Today's Worst comes from the mysterious anti-Mormon with the moniker, "Dr. Shades.""The mysterious anti-Mormon." I like it! Is it time for a new 'net handle? I'm actually not all that mysterious, since I answer all my e-mails and have eaten lunch at various times with about 10 different people with whom I originally became acquainted over the Internet.
I have no idea why he does not use his real name.Why does anyone with a pseudonym use one? Do I have to get Barney and Baby Bop to dance out the word P-R-I-V-A-C-Y for him?
After reading his webpages I am tempted to ask, "what is he trying to hide?"Here he's actually paying me a compliment. By acknowledging that there's nothing on my site anyone could possibly be ashamed of, he's basically admitting that my facts are in order. Thanks, Gary!
So here is "Dr. Shades" entertaining commentary on the Priesthood and Relief Society Manual.Although my site has probably been called lots of things, I never thought "entertaining" would be among them. I had worried whether my writing style was too dry and stuffy, but perhaps not? Thanks again!
Allow me the indulgence of responding to his criticism, point by point.Indulge away!
1. No, the words have not been changed.Oh? Perhaps he should see this page. After he reads it, let's see if he's willing to make the same claim.
In fact, the manual is making exactly the opposite point of that of "Dr. Shades": the text is indeed reliable and accurate.Then why does it say "the original spelling and punctuation has been preserved" but does not make the same claim for the actual text?
To answer the good doctor's rhetorical question, there is nothing to hide.Hmm, perhaps not. Knowing this, would he kindly point out where in the manual we can find Brigham Young's teachings on the Adam-God doctrine, blood atonement, and polygamy?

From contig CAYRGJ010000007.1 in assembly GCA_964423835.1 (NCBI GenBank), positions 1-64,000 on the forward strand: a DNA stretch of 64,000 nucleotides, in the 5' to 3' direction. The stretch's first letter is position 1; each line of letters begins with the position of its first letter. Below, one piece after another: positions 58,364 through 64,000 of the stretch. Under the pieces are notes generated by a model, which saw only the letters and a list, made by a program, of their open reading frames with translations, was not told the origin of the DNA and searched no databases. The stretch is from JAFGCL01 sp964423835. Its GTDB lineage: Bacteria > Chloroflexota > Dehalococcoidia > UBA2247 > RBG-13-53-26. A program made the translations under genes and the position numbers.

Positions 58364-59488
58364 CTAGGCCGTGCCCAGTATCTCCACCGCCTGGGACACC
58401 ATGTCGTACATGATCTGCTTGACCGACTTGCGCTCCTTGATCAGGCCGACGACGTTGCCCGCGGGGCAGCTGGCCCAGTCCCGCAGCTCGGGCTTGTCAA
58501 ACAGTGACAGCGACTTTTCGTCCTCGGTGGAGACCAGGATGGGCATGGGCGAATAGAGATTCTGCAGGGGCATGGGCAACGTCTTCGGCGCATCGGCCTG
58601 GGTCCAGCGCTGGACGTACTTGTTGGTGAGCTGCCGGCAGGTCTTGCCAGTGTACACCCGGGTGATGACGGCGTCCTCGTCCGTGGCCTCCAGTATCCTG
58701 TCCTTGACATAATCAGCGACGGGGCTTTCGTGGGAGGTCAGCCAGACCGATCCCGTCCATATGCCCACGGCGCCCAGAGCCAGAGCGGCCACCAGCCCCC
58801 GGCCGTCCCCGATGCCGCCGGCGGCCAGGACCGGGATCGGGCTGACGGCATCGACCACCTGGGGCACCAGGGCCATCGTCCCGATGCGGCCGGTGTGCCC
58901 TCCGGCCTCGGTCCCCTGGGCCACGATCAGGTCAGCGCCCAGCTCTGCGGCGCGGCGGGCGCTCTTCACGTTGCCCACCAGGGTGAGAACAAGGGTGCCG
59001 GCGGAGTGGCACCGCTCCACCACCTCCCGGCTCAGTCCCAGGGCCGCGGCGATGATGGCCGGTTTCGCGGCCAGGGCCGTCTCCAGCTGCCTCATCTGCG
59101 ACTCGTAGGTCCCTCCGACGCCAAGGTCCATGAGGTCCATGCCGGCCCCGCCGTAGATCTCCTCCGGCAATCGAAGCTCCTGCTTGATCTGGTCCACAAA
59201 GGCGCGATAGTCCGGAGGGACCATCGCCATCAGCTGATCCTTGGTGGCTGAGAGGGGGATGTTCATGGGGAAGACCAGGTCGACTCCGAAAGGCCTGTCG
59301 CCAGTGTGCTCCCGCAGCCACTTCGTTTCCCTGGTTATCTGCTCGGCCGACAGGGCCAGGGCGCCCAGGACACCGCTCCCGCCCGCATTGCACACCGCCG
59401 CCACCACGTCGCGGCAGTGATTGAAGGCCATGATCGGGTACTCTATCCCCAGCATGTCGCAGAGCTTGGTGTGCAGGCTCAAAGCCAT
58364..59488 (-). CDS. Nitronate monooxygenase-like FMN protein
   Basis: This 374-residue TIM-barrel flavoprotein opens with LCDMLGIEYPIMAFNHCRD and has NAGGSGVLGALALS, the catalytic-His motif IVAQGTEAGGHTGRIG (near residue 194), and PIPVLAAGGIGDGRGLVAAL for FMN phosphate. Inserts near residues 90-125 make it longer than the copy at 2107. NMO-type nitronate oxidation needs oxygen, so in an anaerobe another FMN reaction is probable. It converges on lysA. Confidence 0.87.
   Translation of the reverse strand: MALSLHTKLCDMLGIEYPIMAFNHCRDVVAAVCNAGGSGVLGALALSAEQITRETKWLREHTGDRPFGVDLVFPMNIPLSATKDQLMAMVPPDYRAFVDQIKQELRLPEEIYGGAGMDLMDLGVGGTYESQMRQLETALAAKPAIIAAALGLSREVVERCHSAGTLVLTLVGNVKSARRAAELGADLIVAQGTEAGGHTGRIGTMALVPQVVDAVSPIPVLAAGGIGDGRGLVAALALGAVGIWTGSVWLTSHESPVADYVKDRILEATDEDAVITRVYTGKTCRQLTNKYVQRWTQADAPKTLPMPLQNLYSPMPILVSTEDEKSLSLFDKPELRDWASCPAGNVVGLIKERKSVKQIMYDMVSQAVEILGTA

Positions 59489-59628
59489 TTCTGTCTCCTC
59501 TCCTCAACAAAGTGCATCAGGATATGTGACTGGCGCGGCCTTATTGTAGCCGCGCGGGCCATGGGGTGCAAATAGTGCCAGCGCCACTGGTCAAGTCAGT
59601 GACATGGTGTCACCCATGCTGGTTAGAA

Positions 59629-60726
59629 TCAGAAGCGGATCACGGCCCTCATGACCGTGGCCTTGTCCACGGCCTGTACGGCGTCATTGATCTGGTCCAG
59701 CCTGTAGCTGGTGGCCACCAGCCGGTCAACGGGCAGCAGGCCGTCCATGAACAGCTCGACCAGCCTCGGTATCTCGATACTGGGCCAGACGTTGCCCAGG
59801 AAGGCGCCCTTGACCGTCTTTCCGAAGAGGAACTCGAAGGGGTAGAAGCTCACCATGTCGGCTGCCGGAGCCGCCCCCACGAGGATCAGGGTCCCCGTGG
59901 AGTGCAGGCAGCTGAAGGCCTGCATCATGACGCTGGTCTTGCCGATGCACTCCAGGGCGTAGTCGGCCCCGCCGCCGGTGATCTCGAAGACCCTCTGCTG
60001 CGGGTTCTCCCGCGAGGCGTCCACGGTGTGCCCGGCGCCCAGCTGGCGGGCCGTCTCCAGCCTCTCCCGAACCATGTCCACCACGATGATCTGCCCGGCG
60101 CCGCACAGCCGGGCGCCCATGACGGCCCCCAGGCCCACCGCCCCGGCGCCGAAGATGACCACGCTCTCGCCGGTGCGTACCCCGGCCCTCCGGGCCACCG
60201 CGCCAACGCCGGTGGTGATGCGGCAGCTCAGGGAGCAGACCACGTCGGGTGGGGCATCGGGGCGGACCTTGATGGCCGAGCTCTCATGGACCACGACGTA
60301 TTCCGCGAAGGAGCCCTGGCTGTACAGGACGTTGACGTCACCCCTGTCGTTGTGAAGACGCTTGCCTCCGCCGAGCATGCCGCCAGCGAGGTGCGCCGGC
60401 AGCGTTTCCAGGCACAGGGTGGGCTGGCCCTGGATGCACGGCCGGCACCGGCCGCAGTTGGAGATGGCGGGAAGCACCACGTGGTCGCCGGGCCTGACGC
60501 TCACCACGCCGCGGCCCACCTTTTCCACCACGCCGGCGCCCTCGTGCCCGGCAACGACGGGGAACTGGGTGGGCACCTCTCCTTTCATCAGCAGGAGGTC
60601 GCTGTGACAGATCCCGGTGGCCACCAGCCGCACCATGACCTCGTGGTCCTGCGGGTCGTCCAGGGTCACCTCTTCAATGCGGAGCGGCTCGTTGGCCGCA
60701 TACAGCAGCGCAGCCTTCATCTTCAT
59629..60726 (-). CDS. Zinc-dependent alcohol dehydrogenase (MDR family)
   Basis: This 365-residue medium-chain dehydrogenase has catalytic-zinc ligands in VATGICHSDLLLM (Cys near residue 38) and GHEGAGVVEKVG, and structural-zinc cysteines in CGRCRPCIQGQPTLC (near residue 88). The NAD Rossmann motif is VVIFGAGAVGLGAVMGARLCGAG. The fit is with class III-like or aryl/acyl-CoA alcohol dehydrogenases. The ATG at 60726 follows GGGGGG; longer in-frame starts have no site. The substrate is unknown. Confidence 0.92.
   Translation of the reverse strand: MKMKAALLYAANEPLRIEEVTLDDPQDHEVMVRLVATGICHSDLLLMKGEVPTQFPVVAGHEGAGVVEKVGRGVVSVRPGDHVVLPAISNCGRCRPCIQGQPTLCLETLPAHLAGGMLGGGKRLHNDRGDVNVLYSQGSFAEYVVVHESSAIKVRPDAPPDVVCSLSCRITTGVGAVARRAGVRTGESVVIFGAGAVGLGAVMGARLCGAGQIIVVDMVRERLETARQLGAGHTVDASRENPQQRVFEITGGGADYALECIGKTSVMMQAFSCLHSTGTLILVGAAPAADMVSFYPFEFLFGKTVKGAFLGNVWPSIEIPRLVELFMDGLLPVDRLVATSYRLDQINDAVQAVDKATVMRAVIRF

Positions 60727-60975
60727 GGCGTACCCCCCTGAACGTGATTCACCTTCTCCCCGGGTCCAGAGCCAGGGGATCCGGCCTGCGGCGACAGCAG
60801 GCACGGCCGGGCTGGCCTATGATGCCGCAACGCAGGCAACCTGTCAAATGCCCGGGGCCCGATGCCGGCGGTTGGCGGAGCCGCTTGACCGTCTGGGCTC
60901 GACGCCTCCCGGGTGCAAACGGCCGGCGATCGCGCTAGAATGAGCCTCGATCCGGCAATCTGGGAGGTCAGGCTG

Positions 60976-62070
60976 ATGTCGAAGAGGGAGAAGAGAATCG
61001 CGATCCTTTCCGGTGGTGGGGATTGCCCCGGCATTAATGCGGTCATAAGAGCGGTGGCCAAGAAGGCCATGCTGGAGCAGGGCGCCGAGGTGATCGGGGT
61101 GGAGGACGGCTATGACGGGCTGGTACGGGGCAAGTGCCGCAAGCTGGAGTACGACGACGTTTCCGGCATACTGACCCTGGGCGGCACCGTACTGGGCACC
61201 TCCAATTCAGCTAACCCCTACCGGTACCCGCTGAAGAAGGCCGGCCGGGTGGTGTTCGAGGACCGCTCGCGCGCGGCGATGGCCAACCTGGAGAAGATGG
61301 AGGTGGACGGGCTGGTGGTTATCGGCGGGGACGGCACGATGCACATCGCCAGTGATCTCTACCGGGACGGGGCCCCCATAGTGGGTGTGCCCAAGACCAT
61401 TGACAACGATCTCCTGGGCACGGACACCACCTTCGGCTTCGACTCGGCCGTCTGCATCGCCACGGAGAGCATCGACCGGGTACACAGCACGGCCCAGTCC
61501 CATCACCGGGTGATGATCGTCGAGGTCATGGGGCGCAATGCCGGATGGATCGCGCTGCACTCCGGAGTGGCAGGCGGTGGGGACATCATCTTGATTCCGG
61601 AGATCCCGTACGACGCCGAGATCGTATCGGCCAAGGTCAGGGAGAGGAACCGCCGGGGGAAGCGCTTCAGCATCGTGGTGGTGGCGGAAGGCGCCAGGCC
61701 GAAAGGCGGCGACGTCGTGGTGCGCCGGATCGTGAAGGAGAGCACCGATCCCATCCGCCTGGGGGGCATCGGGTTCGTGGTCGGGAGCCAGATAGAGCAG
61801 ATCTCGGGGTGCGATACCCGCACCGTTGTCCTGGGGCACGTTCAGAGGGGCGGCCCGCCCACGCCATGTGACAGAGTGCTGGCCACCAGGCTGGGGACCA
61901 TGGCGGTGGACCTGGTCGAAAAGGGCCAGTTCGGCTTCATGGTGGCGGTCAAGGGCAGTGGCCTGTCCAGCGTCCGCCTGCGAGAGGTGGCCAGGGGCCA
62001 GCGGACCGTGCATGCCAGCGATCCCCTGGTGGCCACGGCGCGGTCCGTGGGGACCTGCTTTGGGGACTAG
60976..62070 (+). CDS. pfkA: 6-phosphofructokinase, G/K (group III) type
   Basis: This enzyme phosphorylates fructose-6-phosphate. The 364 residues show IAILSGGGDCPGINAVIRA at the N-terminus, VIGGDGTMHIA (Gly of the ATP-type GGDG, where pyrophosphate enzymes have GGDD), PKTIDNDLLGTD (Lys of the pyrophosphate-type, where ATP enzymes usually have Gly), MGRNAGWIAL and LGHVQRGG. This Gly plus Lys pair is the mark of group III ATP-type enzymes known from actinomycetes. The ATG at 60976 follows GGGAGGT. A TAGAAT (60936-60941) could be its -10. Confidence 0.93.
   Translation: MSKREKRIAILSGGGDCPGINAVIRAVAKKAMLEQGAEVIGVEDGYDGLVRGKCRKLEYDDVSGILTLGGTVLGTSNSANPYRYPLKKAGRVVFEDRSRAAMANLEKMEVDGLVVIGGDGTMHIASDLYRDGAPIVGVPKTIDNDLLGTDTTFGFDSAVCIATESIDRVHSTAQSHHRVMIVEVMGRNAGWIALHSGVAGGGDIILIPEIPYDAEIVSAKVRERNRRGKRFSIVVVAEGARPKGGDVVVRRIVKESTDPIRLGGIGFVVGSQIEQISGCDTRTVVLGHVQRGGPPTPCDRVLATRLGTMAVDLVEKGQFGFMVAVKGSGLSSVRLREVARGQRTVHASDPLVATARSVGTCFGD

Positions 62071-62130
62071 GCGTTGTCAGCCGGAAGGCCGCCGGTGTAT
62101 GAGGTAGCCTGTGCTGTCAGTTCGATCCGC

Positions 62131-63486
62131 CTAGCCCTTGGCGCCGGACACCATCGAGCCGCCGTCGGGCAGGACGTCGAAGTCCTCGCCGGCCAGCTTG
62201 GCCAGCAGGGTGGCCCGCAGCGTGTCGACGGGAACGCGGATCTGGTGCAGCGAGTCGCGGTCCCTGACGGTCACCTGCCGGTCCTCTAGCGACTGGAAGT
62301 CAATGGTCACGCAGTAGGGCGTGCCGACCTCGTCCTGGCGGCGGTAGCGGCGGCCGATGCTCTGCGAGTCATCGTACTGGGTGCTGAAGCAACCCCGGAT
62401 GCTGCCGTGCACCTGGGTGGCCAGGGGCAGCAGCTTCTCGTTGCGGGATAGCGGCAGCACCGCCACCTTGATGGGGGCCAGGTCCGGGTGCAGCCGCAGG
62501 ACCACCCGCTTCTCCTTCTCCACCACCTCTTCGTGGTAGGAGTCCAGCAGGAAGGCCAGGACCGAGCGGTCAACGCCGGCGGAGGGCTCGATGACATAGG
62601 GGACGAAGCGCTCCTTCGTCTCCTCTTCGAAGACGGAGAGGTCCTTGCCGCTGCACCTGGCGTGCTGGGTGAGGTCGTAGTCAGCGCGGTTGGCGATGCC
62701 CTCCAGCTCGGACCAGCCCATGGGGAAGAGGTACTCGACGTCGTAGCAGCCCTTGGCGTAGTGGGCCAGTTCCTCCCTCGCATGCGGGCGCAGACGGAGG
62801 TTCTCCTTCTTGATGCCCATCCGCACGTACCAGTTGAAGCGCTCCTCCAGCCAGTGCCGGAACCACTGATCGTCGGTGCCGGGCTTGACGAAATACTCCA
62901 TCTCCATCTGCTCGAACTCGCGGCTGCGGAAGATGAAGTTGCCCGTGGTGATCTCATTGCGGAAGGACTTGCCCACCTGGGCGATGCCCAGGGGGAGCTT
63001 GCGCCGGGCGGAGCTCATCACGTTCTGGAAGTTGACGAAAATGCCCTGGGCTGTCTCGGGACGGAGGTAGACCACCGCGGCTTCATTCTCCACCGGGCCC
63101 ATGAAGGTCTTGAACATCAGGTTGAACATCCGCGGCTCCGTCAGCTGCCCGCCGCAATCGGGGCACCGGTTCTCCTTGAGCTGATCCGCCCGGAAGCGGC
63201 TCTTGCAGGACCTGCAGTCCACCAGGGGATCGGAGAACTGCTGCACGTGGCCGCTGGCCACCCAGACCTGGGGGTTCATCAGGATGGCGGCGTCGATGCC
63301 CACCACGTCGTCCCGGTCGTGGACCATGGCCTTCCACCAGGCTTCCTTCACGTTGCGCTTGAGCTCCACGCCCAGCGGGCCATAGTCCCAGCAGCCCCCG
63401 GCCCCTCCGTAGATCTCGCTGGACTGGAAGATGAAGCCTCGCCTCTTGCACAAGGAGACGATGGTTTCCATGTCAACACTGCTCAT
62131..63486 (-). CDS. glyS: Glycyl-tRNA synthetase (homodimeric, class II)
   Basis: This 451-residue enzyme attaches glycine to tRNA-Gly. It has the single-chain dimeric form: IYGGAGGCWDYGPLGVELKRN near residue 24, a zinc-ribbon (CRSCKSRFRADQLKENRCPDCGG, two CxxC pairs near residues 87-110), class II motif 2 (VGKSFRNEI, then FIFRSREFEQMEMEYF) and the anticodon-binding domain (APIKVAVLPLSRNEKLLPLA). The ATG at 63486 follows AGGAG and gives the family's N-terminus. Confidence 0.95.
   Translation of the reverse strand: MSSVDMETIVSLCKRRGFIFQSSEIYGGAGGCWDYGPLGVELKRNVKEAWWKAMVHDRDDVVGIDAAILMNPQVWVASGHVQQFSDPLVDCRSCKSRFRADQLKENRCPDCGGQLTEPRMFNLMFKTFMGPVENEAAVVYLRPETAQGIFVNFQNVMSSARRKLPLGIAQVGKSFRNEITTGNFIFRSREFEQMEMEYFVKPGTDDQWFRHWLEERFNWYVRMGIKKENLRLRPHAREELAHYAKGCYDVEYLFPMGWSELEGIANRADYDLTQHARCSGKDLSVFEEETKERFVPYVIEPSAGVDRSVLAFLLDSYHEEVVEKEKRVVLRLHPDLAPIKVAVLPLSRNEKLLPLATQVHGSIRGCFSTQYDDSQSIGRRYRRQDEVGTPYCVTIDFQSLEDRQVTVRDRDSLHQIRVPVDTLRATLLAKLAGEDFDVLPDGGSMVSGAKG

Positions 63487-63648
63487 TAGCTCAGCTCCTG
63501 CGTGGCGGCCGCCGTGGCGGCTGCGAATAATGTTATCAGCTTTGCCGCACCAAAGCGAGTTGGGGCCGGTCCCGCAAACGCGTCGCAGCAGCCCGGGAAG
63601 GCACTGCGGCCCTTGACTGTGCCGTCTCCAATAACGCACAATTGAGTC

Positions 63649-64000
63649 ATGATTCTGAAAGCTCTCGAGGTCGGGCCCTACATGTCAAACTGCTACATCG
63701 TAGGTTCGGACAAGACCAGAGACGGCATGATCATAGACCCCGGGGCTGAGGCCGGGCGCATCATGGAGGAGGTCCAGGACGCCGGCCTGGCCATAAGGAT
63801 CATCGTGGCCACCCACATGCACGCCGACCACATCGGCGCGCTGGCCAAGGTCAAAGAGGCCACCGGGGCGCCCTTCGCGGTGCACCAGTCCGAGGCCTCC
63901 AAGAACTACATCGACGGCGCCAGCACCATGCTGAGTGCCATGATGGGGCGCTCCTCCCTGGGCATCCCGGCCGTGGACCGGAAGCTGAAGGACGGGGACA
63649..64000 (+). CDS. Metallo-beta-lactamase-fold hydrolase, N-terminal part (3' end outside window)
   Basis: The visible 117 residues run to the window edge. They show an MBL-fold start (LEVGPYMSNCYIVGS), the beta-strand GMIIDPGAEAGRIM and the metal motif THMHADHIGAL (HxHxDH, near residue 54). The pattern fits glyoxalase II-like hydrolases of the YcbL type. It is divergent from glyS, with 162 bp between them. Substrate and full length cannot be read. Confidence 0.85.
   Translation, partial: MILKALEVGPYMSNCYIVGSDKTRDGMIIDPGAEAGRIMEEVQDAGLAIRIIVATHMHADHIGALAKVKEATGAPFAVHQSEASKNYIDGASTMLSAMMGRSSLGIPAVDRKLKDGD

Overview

2. A cursory glance at almost any page will reveal that most of the quotations come from the Journal of Discourses and Discourses of Brigham Young.Yes, but just because they come from there doesn't mean they weren't altered or overtly lifted out of context.
For example, when I turned randomly to page 105, all of the quotations came from Discourses of Brigham Young.This is fine, but remember, the Discourses of Brigham Young is by-and-large a compilation of sermons originally published in the Journal of Discourses. The sermons there were sanitized for publication in the Discourses of Brigham Young, so it is only fitting that the vast majority of quotes in the 1998 manual should be taken from there as opposed to the Journal of Discourses, their original source.
Both of these items are still in print and are easily available from Deseret Book and many other LDS booksellers and both are available on CD ROM. How come "Dr. Shades" does not know this?Of course I know this! A mere cursory reading of my original page shows that the manual itself, not me, claims that "the sources cited will not be readily available to most members."
I happen to own both. However, it should be obvious to even "Dr. Shades", if he had taken the time to read something from the manual, that teaching a priesthood or relief society lesson does not require the full source.First, I read quite a bit from the manual as I was still a true believer when the manual came into general use. Second, teaching a priesthood or relief society lesson does not require any sources whatsoever, strictly speaking. Whether or not a source is required to teach is not the thrust of my criticism. The discouragement of checking sources is the thrust of my criticism.
The quotations from the manual are extensive and seldom contain ellipses.That's the entire problem. No matter how extensive the quotations, it is dishonest to omit ellipses when material has been deleted from the original quote.
Again, to answer the good doctor's rhetorical question, there is nothing to hide.Again, would he kindly point out where in the manual we can find Brigham Young's teachings on the Adam-God doctrine, blood atonement, and polygamy?